To maintain a unified security and safety operation during closure, many museums and cultural heritage institutions have relied on tried-and-true security and risk management practices, and repurposed their time and energy to reassess, monitor and explore additional risk-mitigation measures to safely reopen and welcome the public back through their doors.
Life used to be simpler for security teams. In the legacy world, they had a clear understanding of the environment they needed to protect—typically the standard LAMP stack (Linux, Apache, MySQL, PhP). Within this straightforward, relatively static infrastructure, they could carve out a network layer all for themselves to implement the security technologies of their choice. They also had a direct line to vendors to discuss the security controls that needed to be implemented. But in the age of DevOps and cloud, things just don’t work this way anymore. Four key changes have left security teams struggling to protect applications and organizations.
In order to remain resilient and meet the emerging priorities around effective supplier management, improved business continuity planning, and increased community engagement, business leaders need to assess and benchmark their performance around three core areas of organizational resilience: operational resilience, supply chain resilience, and information resilience.
Human error contributes to almost 95% of security breaches. Most security approaches still fail at making a desired impact. Let’s analyze the two main reasons why businesses fail to develop a robust, human-centric security approach.
While the flexibility granted to remote workers is game changing, employers have new concerns about the security of a hybrid setup. COVID-19 vaccinations are now within reach for a majority of Americans, meaning enterprises need to re-examine the remote office model many were forced to adopt over the past year. Experts anticipate that a hybrid work model with an equal number of workers in office and remote to be the new model of choice.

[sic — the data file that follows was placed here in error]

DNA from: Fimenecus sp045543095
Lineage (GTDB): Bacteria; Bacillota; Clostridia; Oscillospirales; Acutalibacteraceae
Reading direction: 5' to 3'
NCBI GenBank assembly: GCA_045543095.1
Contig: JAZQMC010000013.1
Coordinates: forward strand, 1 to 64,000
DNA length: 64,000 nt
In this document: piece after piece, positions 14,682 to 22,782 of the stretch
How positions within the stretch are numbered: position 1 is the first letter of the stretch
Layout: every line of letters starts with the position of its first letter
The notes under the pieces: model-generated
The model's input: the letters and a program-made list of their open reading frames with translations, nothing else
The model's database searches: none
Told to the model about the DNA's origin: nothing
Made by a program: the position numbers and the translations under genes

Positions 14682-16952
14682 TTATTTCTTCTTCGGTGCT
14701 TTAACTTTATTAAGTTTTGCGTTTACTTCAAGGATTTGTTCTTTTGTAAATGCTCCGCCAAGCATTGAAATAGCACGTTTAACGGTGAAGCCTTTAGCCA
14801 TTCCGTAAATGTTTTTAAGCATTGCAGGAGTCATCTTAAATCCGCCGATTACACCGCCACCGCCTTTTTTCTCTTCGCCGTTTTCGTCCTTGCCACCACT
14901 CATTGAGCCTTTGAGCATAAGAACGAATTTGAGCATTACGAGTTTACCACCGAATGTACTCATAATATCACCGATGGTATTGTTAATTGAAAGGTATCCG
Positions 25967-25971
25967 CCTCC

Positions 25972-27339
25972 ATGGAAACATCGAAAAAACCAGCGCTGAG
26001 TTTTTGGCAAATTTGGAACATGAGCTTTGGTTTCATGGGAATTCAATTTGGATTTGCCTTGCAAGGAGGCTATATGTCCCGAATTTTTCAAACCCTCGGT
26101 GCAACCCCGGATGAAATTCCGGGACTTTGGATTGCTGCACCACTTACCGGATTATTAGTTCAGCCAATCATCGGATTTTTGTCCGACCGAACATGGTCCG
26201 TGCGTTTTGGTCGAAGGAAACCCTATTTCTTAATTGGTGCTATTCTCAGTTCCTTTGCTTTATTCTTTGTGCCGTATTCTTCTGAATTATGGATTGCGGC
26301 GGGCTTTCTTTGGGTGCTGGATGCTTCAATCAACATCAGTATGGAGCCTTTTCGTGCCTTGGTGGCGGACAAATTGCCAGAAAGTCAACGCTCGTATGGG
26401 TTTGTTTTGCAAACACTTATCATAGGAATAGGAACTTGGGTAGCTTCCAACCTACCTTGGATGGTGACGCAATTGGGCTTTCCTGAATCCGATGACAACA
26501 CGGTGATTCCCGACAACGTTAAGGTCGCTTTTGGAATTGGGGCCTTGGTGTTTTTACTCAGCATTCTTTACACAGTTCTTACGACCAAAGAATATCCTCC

If you’d like to learn how your enterprise can re-tool security strategies and ensure security for both remote and in-office employees, keep reading on for a conversation with cybersecurity expert Brent Johnson, CISO at Bluefin, on how leadership can address security challenges specific to a hybrid work model.
Supply Chain Risk is more pertinent now that digital transformation initiatives are the norm. In a recent Ponemon study, 82% of respondents believe their organization experienced at least one data breach due to digital transformation. At the same time, 55% said with certainty that at least one of the three breaches was caused by a third party. Reporting on SCRM and gaining visibility into the cyber risk across third parties is critical to the security of both small and large organizations, especially in the digital age we live in.
Meet Max Vetter, Chief Cyber Officer of Immersive Labs. Before joining Immersive Labs, Vetter spent seven years working with the Metropolitan Police Service as a police officer, intelligence analyst, and covert internet investigator. After leaving his career in law enforcement, he trained the private sector and government agencies in ethical hacking and open source intelligence, specializing in darknets and cryptocurrencies. This included three years of teaching at the GCHQ Cyber Summer School. Here, we speak to Vetter about emerging threats in the cybersecurity space and general security trends he has been noticing throughout the industry.
OpenText acquired Carbonite and Webroot in December 2019, helping expand the company’s cyber resilience portfolio and strengthening its comprehensive information management offering. As it happens, the acquisition could not have come at better time. By the end of March 2020, 98% of OpenText’s global workforce of more than 14,000 had pivoted to remote work due to COVID-19. OpenText, like so many others, had to adapt to the new normal and find a way to protect the data and devices that were now well beyond the company network and firewall.
Data breach and privacy incidents occur daily at organizations of all sizes. It happens all too frequently. And while it is obvious that breaches continue impacting hundreds of thousands of lives, legal and compliance teams are not always brought in to manage each breach. With increased focus from regulators and law enforcement agencies to ensure organizations fulfill their obligations for post-breach notifications, legal teams can help quickly coordinate internal processes, and take swift action to begin the process of remediating damage and initiate immediate legal steps to protect the enterprise, and comply fully with all regulatory obligations. Here, we talk to AJ Samuel, co-Founder and Chief Product Officer at Exterro, about the many benefits of retaining legal counsel, who can better protect the integrity and confidentiality of the incident response.